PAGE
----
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United Online Posts First Profit

Firm operating cut-rate access services NetZero and Juno has surprised analysts and skeptics.

November 08, 2002|David Colker | Times Staff Writer

Discount Internet service provider United Online Inc., which offers online connections for $9.95 a month, posted its first quarterly profit Thursday, prompting analysts to declare that the cut-rate Internet service is finally in the game.

The Westlake Village company said it earned $1.5 million, or 3 cents a share, in its fiscal first quarter ended Sept. 30, contrasted with a loss of $23.9 million, or 62 cents, a year ago. Revenue jumped to $58.1 million, or 38%, from $42 million last year.

The company, which offers online service under the brand names NetZero and Juno Online at about half the rate of competitors such as AOL Time Warner Inc.'s America Online unit and EarthLink Inc., had long struggled.

"This is really a milestone for them," said media analyst Fred Moran of Jefferies & Co., which doesn't do business with United Online or own its shares. "It proves once and for all that they have uncovered an efficient strategy for growth in the Internet access business that can generate real profits."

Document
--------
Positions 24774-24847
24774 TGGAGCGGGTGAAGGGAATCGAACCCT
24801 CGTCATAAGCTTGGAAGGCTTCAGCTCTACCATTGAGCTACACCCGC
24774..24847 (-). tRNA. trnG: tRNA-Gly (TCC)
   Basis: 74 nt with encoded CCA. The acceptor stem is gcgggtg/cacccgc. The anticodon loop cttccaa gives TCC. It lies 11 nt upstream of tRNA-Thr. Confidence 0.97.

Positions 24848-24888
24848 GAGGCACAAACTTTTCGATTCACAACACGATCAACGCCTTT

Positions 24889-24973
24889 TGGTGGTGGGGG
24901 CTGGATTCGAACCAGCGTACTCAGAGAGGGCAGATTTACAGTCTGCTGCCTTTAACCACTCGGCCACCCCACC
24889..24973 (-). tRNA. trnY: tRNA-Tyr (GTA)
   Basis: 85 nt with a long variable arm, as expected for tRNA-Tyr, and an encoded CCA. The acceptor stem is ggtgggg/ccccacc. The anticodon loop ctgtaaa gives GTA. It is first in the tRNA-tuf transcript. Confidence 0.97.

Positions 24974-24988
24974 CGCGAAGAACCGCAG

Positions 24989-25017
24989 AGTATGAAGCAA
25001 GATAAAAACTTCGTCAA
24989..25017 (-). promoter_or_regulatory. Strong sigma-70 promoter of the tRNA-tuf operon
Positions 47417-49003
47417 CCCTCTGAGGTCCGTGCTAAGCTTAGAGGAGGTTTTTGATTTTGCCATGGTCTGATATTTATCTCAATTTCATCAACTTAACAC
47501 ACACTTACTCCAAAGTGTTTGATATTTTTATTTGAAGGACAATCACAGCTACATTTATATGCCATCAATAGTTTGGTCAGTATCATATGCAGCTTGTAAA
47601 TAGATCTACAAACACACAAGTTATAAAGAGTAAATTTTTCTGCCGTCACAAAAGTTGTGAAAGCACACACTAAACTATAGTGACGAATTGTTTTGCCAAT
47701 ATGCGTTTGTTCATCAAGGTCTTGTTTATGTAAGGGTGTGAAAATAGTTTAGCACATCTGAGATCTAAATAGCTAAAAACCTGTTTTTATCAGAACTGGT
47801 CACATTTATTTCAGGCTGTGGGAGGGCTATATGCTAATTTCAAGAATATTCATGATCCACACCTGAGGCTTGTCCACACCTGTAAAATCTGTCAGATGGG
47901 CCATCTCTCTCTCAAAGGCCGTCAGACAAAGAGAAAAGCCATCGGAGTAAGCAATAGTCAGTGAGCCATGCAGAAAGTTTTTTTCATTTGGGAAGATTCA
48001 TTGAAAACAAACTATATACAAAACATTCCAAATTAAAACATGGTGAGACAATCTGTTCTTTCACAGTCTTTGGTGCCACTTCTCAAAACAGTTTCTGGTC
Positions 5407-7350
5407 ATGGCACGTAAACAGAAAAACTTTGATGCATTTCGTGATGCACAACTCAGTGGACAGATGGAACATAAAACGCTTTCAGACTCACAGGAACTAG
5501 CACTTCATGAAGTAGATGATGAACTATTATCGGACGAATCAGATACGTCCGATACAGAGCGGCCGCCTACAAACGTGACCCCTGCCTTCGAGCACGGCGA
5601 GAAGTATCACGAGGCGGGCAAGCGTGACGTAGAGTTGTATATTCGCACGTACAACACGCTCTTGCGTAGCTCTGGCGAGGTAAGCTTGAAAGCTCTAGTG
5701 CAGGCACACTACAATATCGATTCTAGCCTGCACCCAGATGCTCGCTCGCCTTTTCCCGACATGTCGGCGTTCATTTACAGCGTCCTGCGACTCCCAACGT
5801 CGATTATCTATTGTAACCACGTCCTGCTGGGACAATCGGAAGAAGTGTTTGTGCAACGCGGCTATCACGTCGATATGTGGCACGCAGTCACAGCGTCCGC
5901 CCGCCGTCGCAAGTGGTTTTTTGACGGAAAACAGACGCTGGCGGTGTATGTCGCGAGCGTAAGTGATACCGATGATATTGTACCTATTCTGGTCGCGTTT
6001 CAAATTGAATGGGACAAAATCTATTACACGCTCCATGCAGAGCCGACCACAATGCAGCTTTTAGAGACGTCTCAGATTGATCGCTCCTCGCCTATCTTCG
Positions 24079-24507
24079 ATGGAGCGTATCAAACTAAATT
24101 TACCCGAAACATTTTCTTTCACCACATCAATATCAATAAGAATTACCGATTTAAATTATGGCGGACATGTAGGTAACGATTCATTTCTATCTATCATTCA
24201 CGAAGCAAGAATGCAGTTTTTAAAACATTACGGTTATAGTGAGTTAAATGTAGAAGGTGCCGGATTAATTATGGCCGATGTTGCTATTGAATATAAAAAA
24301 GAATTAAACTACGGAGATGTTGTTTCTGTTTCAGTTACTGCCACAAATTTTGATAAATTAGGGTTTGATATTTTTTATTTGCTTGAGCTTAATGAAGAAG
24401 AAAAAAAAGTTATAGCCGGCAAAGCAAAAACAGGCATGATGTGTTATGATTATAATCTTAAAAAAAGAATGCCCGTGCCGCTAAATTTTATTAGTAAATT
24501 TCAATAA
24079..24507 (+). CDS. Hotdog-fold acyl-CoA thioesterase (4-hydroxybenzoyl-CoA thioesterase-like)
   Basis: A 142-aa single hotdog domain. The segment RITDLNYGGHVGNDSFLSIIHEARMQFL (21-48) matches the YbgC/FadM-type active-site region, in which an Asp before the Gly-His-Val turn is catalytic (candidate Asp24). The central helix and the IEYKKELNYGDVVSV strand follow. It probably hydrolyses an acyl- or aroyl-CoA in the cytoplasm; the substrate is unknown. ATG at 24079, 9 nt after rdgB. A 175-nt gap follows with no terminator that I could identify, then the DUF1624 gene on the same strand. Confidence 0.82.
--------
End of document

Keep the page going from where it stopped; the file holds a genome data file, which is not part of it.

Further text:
Moran, who does not own stock in the firm, had predicted United Online would add about 88,000 paid subscribers in the quarter. Instead, the company added 140,000, bringing its paid-subscriber total to 1.85 million.

"They have put on a very careful, methodical marketing program," Moran said. "This shows it has gained traction."

The earnings announcement came before markets closed. United Online shares Thursday jumped $1.28, or nearly 10%, to $14.70 on Nasdaq.

The company's original goal was to offer free Internet service to subscribers willing to look at its ads.

But like many Internet ventures, it was not able to make a go of it on advertising income alone. United Online still offers free Internet access, though service is limited to 10 hours a month.

United Online was formed by the June 2001 merger of NetZero and Juno, and the combined company focused on luring paid subscribers with discount rates.

At the time of the merger, several analysts expressed doubts that the company would be successful, but "just a year later they're confounding the skeptics," Moran said.

The company successfully bid $8.4 million last month to buy the Bluelight.com discount Internet access service from Kmart Corp., which has filed for Chapter 11 bankruptcy protection.

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